Working with the Brain, Body and Trauma
in the Therapeutic Relationship
with Michael J. Shea, PhD
June 11-12, 2015 | Thursday-Friday, 9:30am-5:30pm | 14 CE contact hours | $295
The therapeutic relationship is a two-person biology. It means that when we are in relationship with another person, our brains, our hearts and bodies begin to merge in order to sense and feel the other person. We build perceptions of our world and behave towards other people through these complex and often unconscious physiological processes that are constantly occurring. When our perception becomes distorted due to trauma, the felt sense of wholeness is lost.
This seminar applies all-new research from the fields of interpersonal neurobiology and the social nervous system for all practitioners working in the healthcare field and especially massage therapists. Educators will also benefit from the translation of this material into the classroom learning environment. Skills of heart awareness and the embodiment of mind, body and emotion will be taught.
We will explore two fundamental questions through lecture, demonstration, exercises and table work:
• How do our brains and bodies connect with one another to establish empathy?
• How do we develop safety, which is the key to the therapeutic relationship?
Participants will learn specific empathetic skills of attunement and resonance which repairs damaged neurological pathways due to trauma. Defensive physiology resulting from a lack of safety can be recognized and begin to be resolved with the practices that will be taught in class. This builds resilience by slowing down consciously so the brain and body can synchronize and the felt sense of wholeness recovered. Skills that build resilience will fit into any therapeutic modality as well as everyday life.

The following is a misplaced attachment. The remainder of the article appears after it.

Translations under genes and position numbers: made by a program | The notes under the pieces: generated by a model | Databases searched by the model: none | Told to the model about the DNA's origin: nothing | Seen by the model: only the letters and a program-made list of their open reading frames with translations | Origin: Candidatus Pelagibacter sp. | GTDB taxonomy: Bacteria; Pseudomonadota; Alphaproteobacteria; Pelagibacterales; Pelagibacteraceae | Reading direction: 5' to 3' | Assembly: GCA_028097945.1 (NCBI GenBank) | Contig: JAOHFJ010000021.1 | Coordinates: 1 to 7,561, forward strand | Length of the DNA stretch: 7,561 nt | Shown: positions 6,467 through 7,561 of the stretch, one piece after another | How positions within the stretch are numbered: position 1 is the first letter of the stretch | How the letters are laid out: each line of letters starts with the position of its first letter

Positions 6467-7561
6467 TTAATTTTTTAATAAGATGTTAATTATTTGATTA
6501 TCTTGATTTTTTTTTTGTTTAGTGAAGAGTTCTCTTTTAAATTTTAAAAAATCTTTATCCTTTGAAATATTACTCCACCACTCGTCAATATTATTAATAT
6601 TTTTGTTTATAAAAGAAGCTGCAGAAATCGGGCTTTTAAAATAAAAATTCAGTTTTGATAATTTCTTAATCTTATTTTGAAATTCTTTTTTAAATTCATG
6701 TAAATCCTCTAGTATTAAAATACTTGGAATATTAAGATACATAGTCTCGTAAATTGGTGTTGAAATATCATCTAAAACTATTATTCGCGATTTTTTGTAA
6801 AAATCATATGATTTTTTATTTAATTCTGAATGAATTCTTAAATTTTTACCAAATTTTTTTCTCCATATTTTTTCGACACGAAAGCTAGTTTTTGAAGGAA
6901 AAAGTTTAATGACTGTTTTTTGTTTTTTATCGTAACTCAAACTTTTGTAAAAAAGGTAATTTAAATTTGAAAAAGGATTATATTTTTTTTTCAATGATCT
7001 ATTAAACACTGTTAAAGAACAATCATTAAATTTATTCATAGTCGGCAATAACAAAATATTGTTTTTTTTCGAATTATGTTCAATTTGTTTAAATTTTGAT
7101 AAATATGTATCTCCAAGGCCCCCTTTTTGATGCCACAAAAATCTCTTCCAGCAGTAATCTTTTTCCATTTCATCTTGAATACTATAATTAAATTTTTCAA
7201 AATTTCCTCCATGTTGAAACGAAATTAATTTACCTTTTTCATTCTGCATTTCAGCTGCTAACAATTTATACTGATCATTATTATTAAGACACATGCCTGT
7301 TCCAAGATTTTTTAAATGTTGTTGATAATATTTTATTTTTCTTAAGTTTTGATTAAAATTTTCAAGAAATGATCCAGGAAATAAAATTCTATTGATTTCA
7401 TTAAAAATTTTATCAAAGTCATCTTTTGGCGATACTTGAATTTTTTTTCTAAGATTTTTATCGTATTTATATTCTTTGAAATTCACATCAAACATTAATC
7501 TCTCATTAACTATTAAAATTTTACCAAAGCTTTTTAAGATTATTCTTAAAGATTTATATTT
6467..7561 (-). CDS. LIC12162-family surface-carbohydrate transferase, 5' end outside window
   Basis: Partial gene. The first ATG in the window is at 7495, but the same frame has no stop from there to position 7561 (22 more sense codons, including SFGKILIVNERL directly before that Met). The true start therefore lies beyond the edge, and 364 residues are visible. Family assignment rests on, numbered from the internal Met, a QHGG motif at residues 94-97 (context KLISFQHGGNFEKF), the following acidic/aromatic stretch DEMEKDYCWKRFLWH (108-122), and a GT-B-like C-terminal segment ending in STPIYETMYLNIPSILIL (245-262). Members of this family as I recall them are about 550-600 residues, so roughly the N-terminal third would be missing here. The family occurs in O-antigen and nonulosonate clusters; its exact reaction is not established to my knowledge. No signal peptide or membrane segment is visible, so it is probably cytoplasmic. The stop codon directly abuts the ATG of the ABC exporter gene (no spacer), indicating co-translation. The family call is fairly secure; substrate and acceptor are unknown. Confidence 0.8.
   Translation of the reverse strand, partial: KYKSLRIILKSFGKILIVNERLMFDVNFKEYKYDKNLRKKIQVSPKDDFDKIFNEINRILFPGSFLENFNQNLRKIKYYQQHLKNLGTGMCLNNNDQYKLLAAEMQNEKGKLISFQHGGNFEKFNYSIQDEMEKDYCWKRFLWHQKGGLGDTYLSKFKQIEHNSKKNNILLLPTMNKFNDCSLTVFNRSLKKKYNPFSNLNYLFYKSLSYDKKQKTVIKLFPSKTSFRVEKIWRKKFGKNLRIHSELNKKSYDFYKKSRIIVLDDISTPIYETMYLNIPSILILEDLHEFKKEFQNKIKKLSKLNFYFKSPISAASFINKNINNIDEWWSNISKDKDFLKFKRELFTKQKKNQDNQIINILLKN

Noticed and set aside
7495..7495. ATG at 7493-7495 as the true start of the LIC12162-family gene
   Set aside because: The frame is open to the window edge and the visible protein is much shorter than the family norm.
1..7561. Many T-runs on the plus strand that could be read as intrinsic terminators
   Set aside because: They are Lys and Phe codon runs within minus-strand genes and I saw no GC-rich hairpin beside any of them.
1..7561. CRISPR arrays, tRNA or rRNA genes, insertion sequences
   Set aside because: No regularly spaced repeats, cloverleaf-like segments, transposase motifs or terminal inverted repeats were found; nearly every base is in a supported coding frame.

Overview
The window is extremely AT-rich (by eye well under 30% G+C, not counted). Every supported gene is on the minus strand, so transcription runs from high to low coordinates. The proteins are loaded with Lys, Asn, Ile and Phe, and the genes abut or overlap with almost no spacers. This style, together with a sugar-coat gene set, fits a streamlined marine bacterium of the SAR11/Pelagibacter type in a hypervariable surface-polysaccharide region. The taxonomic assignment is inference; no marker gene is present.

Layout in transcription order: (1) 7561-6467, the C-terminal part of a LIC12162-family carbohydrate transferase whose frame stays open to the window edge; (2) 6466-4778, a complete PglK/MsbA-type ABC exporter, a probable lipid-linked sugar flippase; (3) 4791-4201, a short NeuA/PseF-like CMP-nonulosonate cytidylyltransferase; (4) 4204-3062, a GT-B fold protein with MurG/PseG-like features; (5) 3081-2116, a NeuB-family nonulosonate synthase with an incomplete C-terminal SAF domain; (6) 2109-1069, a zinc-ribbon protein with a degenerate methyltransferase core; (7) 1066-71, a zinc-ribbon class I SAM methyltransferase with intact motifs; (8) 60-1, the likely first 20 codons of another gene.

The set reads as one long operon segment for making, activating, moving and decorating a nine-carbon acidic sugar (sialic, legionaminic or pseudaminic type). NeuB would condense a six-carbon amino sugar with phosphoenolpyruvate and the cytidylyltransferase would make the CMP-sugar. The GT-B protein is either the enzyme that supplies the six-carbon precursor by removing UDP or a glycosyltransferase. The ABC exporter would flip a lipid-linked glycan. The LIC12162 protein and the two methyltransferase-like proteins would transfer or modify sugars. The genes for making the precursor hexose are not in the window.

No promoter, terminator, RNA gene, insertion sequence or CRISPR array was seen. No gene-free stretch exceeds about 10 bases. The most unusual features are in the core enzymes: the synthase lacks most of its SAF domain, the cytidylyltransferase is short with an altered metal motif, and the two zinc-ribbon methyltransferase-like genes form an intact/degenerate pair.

This seminar meets the ethics education requirement for license renewals with the NC Board of Massage & Bodywork Therapy, as well as recertification with NCBTMB.
Michael J. Shea is one of the preeminent educators and authors in the fields of somatic psychology, myofascial release and craniosacral therapy. He presents seminars throughout the U.S., Canada and Europe. He received his master’s degree in Buddhist Psychology at Naropa University, and a doctorate in Somatic Psychology at The Union Institute. Dr. Shea was certified in 1986 as one of the first Full Instructors of CranioSacral Therapy by the Upledger Institute and was an advanced Rolfer for 20 years. He is currently adjunct faculty and teaches human embryology in the pre and perinatal psychology doctoral programs at the Santa Barbara Graduate Institute in California.
As a formal student of His Holiness the Dalai Lama, his teaching style is grounded in his spiritual practice of developing compassion with the use of manual therapy. For many years he has also apprenticed with a medicine man on the Navajo reservation in Arizona. From these traditions, he brings a unique cross-cultural perspective to teaching health and healing. Because of the influence of the Dalai Lama, his clinical focus is on treating infants and children with neurological problems and developmental delays. This also includes teaching clinical skills for adults that carry pre and perinatal trauma.
Dr. Shea is the author of a number of books, including Somatic Psychology and the five Volumes of Biodynamic Craniosacral Therapy. He has been a Florida Licensed Massage Therapist since 1976. He is a founding member of the International Affiliation of Biodynamic Trainings and served on the Massage Therapy Body of Knowledge task force (MTBOK). He makes his home in South Florida with his wife, Cathy. You can get more information about Dr. Shea’s work from his website, www.michaelsheateaching.com.